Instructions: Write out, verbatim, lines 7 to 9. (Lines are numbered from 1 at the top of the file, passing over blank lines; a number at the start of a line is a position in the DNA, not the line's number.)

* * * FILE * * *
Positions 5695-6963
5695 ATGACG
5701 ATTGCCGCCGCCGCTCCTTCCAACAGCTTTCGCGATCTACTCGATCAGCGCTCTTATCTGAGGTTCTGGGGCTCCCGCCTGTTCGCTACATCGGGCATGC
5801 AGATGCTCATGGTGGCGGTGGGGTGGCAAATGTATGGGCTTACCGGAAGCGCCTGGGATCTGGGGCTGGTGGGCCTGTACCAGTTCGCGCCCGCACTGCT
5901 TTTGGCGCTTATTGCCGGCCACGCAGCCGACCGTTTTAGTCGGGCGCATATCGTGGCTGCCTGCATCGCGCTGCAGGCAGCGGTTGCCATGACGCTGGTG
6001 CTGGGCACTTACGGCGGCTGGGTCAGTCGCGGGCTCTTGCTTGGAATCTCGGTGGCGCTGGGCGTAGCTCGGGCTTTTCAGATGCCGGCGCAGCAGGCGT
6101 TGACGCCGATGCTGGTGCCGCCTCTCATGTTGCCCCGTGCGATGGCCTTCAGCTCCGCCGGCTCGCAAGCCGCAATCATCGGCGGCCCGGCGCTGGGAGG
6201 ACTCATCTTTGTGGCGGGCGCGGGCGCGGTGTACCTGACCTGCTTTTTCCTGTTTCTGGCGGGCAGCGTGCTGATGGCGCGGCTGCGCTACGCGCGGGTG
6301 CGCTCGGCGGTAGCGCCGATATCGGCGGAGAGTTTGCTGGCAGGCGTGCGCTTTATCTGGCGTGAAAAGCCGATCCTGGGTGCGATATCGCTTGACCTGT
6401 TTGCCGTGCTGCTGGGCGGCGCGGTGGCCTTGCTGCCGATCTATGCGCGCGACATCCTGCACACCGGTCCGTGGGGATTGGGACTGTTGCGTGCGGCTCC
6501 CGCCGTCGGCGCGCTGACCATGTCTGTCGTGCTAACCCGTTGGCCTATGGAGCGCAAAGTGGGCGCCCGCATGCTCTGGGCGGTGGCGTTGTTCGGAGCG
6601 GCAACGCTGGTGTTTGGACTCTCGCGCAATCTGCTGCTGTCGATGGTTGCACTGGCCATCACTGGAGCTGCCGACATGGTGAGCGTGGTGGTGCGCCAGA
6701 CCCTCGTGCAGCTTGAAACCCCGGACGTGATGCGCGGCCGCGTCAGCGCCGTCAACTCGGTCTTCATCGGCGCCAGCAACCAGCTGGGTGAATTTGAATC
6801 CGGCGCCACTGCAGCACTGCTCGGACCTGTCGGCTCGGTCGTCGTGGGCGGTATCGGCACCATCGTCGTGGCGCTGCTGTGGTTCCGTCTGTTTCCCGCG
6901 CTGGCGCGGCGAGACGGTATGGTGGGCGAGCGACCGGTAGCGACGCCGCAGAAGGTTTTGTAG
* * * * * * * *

6101 TGACGCCGATGCTGGTGCCGCCTCTCATGTTGCCCCGTGCGATGGCCTTCAGCTCCGCCGGCTCGCAAGCCGCAATCATCGGCGGCCCGGCGCTGGGAGG
6201 ACTCATCTTTGTGGCGGGCGCGGGCGCGGTGTACCTGACCTGCTTTTTCCTGTTTCTGGCGGGCAGCGTGCTGATGGCGCGGCTGCGCTACGCGCGGGTG
6301 CGCTCGGCGGTAGCGCCGATATCGGCGGAGAGTTTGCTGGCAGGCGTGCGCTTTATCTGGCGTGAAAAGCCGATCCTGGGTGCGATATCGCTTGACCTGT